UPDATED at 2PM | Steve Ballmer has agreed to pay $2 billion for the Los Angeles Clippers. That’s not a Windows error message.
The former chief executive of Microsoft signed an agreement with Shelly Sterling on Thursday to buy the team. “I will be honored to have my name submitted to the NBA Board of Governors for approval as the next owner of the Los Angeles Clippers,” Ballmer said in a e-mailed statement. “I love basketball. And I intend to do everything in my power to ensure that the Clippers continue to win—and win big—in Los Angeles.”
There are still some major caveats before the winning begins. Donald Sterling, the team’s controlling owner, has not signed the agreement. Shelly, his wife, signed “on behalf of the family trust” that owns the team, according to a source familiar with the situation. The agreement between Ballmer and Sterling, the source says, will be submitted to the NBA for approval without Donald’s signature.
ESPN has also reported that Donald “was found by experts to be mentally incapacitated,” allowing Shelly to negotiate the deal without his consent. NBA spokesman Mike Bass says in an email that Shelly advised the NBA last night about the agreement with Ballmer. The league, he says, awaits “the submission of necessary documentation from Mrs. Sterling” and has yet to change it plan for owners to meet on June 3 to discuss the situation and vote on the termination of the Sterlings ownership.
In any case, Ballmer stands ready to wire $2 billion to the Sterlings—minus maybe some debt against the team—in what would be the highest price ever paid for an NBA team. Earlier this year the Milwaukee Bucks sold for $550 million, which was the record at the time. If the deal goes through, Ballmer will be getting a team in the second-largest TV market in the country with both local and national TV contracts set to expire at the end of the 2015-16 season. But most of the factors behind the the record price won’t be found on any financial prospectus.
Ballmer is one of the few people on earth with billions of dollars at his disposal. And the Clippers are one of two NBA franchises in Los Angeles and the only one currently on the market. Ballmer has a fortune of $18.9 billion, according to the Bloomberg Billionaires Index, making him the world’s 39th richest person. Unlike the other bidders for the team, Ballmer did not include partners on his offer.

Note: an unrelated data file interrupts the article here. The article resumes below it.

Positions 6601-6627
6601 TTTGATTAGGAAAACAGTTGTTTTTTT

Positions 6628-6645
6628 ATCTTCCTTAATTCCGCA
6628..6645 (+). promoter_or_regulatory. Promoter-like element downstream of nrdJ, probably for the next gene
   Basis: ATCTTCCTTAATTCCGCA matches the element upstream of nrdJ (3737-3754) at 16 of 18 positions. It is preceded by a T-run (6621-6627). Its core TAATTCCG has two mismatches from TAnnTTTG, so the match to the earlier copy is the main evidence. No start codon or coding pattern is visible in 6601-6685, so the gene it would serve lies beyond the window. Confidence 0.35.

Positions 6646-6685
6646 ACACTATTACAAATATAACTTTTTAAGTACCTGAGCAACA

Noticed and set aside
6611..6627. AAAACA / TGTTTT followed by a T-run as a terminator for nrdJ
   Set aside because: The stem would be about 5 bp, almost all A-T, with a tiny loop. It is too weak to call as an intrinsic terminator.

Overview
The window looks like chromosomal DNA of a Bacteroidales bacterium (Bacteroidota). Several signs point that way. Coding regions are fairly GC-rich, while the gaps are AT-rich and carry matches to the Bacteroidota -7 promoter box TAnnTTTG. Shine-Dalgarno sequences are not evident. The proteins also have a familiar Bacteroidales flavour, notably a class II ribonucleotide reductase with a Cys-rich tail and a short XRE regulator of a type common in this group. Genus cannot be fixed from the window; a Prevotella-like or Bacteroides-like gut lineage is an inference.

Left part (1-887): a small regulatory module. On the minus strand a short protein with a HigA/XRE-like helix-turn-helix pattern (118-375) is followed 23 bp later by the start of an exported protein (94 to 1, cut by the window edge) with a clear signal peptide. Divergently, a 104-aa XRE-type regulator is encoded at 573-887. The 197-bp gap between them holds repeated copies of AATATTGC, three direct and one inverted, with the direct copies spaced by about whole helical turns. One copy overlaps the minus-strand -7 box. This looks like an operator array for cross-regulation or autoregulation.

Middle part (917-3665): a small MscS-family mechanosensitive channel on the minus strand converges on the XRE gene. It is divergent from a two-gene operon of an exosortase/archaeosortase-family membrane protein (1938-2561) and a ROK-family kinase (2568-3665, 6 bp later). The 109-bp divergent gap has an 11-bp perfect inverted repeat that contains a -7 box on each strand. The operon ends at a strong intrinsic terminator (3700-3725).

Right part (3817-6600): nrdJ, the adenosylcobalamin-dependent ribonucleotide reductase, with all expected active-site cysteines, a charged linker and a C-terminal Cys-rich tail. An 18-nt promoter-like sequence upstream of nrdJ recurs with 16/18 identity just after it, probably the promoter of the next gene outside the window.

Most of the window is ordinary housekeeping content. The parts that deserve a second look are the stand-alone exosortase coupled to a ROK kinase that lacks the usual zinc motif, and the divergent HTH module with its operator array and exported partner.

He also happens to be a basketball fan. In his Microsoft days, Ballmer played in a weekly Wednesday morning pickup game.
Ballmer has tried before to get an NBA team. He was part of group that bid $650 million to buy the Sacramento Kings last year and move the team to Seattle. That bid lost to a group lead by software entrepreneur Vivek Ranadive. Ballmer, it appears, was determined not to lose out again. He beat by a wide margin the $1.2 billion bid for the Clippers from former NBA All-Star Grant Hill and a group of financiers.
Ballmer is also probably hoping that the huge price tag will convince Donald Sterling to drop any resistance—a little extra leverage that comes thanks to the NBA’s stern actions against the scorned owner. It’s a solid guess that Shelly Sterling will spend her weekend trying to convince Donald to sign off on a sale, although a finding that he is “mentally incapacitated” would throw anything he does now into question.
Still, Donald Sterling may not care about the big number. He is already plenty rich and has a long history of litigiousness. He is also 80-years-old and reportedly suffering from prostate cancer, and he might care more about ego bruises and legacy concerns.
Ballmer’s offer signals a definitive break between franchise values and balance sheets. Forbes puts the Clippers annual operating income at $15 million. A $2 billion price makes for a price to earning ratio of over 100. Wealth of Ballmer’s scale allows a person to ignore such things.
Sports teams are often compared to yachts, luxury cars, or beachfront property— the playthings of rich people. Another way to think of them is as fine art: each team is one of a kind. The pleasure comes from being close and sharing that rare access with friends. The financial return comes when you get out—although Ballmer will be hard pressed to match Donald Sterling’s 15,900 percent return on his original investment of $12.5 million in the Clippers in 1981.